Rolling Jubilee is a great idea and I hope it has legs. It could open the door to a discussion of the place of debt in a violently unequal society.

Rich Lend to Government Instead of Paying Taxes

2:11 pm in Uncategorized by masaccio

Drop the Debt, photo by Paul Miller at Flickr


The Tax Justice Network says that the richest people around the world have hidden between $21 and $30 trillion in tax havens, safe from the demands of their fellow citizens that they participate in funding the operations of governments by paying taxes. What do the rich do with that money? We know they play speculative games with the money, trying to profit from other rich people or pension plans, and money people are trying to save for retirement or for college expenses for their kids. But the main thing they do with money is lend it out. One of their favorite borrowers is the US government. It won’t default, and that interest check shows up when it’s due.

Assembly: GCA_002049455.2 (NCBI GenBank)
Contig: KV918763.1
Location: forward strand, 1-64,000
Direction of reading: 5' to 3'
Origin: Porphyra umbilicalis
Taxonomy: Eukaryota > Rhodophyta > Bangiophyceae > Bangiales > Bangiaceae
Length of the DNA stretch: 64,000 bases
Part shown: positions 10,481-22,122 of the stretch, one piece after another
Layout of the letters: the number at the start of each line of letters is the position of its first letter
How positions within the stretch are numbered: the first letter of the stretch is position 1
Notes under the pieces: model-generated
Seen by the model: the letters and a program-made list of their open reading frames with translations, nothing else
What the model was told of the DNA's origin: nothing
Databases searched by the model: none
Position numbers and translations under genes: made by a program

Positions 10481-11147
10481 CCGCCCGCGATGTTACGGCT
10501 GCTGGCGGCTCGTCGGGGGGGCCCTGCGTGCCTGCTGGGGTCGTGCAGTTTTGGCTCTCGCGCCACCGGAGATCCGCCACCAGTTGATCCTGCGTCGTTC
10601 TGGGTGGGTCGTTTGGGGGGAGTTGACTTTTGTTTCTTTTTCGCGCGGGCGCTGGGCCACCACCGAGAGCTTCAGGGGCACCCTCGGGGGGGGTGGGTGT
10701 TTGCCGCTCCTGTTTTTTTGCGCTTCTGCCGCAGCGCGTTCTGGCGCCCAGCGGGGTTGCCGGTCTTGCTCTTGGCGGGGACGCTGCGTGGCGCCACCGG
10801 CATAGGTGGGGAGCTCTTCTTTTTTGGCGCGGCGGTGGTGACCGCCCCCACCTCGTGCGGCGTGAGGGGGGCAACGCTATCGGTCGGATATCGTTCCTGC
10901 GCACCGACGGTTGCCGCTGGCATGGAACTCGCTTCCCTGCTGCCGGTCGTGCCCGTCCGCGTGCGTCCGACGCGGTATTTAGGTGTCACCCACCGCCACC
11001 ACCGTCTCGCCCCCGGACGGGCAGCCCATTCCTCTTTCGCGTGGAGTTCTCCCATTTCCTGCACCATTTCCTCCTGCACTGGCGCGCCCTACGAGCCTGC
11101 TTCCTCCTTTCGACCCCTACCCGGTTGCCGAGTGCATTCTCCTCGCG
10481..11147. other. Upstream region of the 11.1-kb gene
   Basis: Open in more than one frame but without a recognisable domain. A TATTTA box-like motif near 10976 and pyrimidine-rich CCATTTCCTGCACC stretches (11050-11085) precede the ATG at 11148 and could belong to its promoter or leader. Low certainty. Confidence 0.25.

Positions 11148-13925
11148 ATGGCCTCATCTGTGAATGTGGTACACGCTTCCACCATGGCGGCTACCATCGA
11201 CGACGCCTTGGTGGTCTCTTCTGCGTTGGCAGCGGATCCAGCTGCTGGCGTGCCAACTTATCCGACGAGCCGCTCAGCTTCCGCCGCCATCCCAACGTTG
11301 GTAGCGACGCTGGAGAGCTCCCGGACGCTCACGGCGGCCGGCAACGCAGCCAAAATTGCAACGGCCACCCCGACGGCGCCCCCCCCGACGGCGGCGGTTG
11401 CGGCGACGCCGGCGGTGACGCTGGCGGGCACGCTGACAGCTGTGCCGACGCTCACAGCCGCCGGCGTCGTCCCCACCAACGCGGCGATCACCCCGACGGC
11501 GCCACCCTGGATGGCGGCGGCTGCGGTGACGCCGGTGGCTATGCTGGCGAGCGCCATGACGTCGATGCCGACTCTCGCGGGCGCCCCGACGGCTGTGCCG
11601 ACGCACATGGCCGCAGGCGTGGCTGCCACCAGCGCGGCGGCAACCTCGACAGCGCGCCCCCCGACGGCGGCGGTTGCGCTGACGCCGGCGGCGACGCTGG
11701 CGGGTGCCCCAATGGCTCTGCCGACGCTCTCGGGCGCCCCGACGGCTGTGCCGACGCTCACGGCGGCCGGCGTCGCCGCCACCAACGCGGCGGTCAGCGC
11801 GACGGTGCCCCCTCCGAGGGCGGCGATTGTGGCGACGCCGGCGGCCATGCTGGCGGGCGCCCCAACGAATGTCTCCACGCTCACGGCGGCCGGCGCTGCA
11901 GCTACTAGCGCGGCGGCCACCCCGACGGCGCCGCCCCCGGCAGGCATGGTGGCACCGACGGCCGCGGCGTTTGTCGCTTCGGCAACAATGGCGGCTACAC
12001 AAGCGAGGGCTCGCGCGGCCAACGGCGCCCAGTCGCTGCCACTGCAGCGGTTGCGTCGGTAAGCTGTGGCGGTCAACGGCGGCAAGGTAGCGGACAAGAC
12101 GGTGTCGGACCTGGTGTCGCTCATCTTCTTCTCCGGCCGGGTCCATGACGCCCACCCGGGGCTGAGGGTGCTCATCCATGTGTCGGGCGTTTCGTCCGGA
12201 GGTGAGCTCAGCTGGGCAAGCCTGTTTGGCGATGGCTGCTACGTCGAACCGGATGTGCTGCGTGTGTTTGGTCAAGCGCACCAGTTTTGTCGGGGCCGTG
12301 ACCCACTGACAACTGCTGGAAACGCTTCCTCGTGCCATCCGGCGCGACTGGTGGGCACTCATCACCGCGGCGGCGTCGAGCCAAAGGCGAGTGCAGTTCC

That’s our deal with the rich: they don’t have to pay taxes to fund the government, we just borrow from them, and pay them interest forever.

The figures for government debt growth are astounding. Thirty years ago, the world embarked on a massive tax-cutting program, led by the US. In that time, according to the Bank for International Settlements, governmental debt in 16 OECD economies (deflated by consumer prices) quadrupled. We are all paying interest on that to the people who own those sovereign obligations. If governments had raised that money by taxation, we wouldn’t be paying for the privilege of operating a government. Other non-financial sector debt has grown at similar rates.